La Jolla Country Day School uses design thinking to teach students how to identify a problem people don’t even know they have. One team of upper schoolers recently discovered a dramatic disconnect between how much water people think they’re wasting and how much is actually being wasted; now they’re looking for ways to bridge that gap. Another team, working for an international organization, is creating a strategy to more effectively distribute hydration systems on the playing fields. And another group is researching and developing social and technical solutions to manage residential noise.
All this is taking place in the school’s Innovation Lab, a flexible, collaborative space with over 4,000 square feet of writable walls that opened in fall 2015; it’s equipped with everything from machine tools, hand tools, and sticky notes to analog and digital electronics. It also includes mobile work stations and a 100W laser cutter that students built from scratch. They learn how to use cutting-edge technologies as well as the social impacts of technology and their designs.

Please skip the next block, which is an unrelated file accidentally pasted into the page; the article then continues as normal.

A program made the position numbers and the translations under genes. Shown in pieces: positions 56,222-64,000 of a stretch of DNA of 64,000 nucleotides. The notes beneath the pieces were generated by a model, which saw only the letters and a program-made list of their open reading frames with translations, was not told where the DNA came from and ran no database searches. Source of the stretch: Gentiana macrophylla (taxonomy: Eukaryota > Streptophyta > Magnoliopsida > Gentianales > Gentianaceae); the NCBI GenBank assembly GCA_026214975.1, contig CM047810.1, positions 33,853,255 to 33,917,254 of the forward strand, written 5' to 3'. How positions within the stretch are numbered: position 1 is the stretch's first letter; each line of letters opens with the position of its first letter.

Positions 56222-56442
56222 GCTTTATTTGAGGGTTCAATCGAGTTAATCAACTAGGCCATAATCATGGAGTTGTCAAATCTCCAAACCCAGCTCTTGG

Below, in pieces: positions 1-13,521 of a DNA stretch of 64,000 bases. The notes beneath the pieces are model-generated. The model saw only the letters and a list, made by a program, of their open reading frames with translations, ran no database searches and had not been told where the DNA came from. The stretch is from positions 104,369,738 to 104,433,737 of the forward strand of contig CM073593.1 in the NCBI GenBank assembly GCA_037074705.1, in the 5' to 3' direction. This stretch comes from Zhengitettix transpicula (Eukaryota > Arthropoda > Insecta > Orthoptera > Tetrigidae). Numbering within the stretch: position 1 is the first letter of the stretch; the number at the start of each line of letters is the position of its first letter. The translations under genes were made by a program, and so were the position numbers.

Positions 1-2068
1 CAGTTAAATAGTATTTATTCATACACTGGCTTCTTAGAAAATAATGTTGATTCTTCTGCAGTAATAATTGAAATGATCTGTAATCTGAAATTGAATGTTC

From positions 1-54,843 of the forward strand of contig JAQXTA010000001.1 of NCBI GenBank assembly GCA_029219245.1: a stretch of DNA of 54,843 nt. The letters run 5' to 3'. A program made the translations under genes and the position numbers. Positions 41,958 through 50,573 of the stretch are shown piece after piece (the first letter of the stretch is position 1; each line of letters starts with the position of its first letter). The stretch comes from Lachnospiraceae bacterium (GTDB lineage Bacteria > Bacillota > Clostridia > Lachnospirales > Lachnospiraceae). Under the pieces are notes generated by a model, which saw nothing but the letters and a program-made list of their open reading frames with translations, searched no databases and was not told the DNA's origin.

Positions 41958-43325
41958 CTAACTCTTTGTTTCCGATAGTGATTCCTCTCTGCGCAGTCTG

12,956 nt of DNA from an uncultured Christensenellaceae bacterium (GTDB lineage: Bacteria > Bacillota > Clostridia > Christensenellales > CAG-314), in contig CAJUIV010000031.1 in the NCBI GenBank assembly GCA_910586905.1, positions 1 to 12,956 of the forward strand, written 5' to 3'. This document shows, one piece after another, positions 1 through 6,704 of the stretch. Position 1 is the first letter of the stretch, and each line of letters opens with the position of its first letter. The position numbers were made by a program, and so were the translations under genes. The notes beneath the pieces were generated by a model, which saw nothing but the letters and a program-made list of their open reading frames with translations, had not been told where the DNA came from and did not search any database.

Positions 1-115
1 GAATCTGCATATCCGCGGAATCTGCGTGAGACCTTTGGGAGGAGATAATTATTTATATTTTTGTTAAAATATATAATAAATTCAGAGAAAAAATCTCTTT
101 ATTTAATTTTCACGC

LJCDS’s Design and Innovation curriculum is based on a strategic plan allowing for the development of a dynamic K-12 curriculum. Key skill sets and processes—seen through physical, digital, and human lenses—are being used as a course scaffold to fully prepare students to become successful innovators by the time they graduate.
“We believe in teaching students all the skills necessary to make anything that inspires them,” says Director of Design and Innovation Matt Abbondanzio, “but also how to determine what problems they should be solving in order to make the world a better place.”